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Neuroscience. 1996 Jan;70(2):341-51.

A tetrodotoxin-insensitive [corrected] sodium current initiates burst firing of neocortical neurons.

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Max-Planck-Institute of Psychiatry, Clinical Neuropharmacology, M√ľnchen, Germany.

Erratum in

  • Neuroscience 1996 Mar;71(1):297.


The ability to generate burst discharges is a widespread phenomenon in central neurons and often has been attributed to Ca2+ currents. The diversity of burst patterns seems to be at variance with a single mechanism. Selected neocortical bursting neurons were examined by intracellular recordings. Selective blockers and pulse protocols were applied to characterize the crucial components of bursting activity. In the presence of tetrodotoxin and Ca2+ channel antagonists a transient depolarization persists, which shares the activation and deinactivation properties with the burst. The sensitivity to Na+ removal and resistance to tetrodotoxin suggests a tetrodotoxin-insensitive Na+ current as the crucial component in neocortical bursting neurons. A tetrodotoxin-insensitive Na+ current has been isolated in neocortical bursting neurons. The biophysical properties of this current allow for burst firing at frequencies up to about 12 Hz. This tetrodotoxin-insensitive Na+ may generate the alpha-rhythm of the electroencephalogram by effectively synchronizing arrays of follower cells. The implications of the intrinsic currents of bursting neurons for the initiation of epileptic discharges are discussed.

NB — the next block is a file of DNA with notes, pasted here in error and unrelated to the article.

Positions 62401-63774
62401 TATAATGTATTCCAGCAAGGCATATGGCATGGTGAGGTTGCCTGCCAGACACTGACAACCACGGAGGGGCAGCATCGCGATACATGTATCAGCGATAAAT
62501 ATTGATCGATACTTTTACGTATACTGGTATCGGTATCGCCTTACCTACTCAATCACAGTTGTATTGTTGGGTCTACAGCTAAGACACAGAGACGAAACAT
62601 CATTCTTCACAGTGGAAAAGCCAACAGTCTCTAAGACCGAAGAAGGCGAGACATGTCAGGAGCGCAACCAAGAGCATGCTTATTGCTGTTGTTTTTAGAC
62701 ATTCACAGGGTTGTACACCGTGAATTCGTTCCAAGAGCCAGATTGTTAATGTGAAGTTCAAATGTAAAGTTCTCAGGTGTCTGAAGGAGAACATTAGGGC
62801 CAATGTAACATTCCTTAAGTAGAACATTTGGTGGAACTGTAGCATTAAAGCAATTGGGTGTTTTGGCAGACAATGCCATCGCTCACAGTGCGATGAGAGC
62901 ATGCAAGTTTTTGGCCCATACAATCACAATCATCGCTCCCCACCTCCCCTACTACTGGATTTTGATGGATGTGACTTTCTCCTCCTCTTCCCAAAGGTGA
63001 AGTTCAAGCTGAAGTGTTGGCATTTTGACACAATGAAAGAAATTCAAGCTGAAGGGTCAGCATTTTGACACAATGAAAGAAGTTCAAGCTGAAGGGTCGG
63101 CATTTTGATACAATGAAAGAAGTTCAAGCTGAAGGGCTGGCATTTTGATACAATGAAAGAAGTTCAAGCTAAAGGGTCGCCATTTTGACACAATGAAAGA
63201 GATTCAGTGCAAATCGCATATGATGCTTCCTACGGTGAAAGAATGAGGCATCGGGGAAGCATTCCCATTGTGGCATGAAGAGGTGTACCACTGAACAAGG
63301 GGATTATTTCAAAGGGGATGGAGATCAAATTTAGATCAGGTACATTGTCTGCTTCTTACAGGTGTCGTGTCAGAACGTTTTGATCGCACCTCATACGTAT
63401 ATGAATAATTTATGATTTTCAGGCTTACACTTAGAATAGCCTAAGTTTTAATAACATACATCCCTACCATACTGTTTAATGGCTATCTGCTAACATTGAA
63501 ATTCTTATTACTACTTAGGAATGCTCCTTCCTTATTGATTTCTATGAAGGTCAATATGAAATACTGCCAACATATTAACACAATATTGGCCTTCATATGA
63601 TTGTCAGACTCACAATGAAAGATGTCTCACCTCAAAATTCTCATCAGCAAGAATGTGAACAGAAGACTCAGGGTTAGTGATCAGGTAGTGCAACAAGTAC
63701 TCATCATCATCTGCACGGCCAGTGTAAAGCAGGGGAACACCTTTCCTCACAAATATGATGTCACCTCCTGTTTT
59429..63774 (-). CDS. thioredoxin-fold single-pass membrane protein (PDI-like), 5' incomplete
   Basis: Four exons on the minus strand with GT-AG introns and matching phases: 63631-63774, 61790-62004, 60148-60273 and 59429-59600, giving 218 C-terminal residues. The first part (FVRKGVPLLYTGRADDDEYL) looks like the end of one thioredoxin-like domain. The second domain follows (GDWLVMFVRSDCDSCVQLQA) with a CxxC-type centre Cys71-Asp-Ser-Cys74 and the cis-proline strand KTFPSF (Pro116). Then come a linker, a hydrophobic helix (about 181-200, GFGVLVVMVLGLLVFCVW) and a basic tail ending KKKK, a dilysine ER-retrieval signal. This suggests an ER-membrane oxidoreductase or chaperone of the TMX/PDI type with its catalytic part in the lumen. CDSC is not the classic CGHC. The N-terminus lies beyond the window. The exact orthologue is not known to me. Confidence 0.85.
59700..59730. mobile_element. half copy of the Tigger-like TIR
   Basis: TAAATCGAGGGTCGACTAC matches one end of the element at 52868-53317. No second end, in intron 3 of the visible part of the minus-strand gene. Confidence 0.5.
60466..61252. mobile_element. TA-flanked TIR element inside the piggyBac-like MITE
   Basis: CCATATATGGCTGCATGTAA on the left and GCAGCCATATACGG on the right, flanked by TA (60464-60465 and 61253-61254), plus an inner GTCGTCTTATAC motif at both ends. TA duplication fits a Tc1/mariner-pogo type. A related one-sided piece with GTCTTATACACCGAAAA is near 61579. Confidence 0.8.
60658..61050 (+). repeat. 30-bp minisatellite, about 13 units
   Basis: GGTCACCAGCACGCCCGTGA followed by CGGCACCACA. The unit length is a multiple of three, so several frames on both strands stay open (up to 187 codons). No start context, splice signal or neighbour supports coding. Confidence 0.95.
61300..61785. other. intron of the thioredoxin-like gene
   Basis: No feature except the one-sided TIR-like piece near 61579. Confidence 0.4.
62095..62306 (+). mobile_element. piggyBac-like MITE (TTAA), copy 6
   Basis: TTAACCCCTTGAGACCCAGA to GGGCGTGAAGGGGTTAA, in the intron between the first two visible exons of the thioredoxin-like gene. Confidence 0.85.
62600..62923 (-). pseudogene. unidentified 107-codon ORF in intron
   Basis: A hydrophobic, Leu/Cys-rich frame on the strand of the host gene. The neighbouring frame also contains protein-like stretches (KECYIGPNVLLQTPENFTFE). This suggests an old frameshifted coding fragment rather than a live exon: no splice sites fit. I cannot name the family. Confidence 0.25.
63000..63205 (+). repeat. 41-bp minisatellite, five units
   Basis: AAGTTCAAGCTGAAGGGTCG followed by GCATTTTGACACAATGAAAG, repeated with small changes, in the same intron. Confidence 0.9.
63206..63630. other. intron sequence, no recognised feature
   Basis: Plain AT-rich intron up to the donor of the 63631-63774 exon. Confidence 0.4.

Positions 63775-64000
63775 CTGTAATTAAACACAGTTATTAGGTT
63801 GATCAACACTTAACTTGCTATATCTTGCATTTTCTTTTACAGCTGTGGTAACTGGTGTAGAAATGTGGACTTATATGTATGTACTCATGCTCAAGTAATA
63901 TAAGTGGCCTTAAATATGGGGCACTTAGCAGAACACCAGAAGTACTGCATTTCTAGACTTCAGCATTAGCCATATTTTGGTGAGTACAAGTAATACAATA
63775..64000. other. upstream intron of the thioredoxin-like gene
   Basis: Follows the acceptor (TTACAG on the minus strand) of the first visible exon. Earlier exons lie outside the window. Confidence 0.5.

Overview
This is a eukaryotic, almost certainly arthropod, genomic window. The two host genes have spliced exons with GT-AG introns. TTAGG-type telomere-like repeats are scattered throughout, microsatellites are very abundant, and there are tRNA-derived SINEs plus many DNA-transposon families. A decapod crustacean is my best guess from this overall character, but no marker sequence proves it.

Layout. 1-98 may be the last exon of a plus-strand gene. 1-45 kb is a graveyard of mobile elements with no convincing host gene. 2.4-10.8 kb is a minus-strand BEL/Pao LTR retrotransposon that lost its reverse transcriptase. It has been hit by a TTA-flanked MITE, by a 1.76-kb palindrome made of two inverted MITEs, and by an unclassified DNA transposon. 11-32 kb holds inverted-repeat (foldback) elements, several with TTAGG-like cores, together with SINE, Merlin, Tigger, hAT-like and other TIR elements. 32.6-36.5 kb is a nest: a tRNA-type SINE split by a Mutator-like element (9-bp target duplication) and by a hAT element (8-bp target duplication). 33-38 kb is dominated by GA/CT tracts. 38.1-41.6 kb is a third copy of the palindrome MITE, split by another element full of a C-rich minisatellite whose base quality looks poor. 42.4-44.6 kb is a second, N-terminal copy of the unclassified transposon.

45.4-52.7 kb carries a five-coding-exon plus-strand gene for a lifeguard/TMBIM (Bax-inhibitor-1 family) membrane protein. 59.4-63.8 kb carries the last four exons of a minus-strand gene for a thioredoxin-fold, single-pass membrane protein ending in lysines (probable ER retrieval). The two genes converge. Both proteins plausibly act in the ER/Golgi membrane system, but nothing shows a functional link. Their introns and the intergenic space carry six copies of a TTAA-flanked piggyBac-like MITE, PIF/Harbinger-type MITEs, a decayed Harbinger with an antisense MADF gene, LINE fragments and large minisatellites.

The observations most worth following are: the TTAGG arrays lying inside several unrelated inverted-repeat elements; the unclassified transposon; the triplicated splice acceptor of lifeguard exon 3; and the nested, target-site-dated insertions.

[Indexed for MEDLINE]

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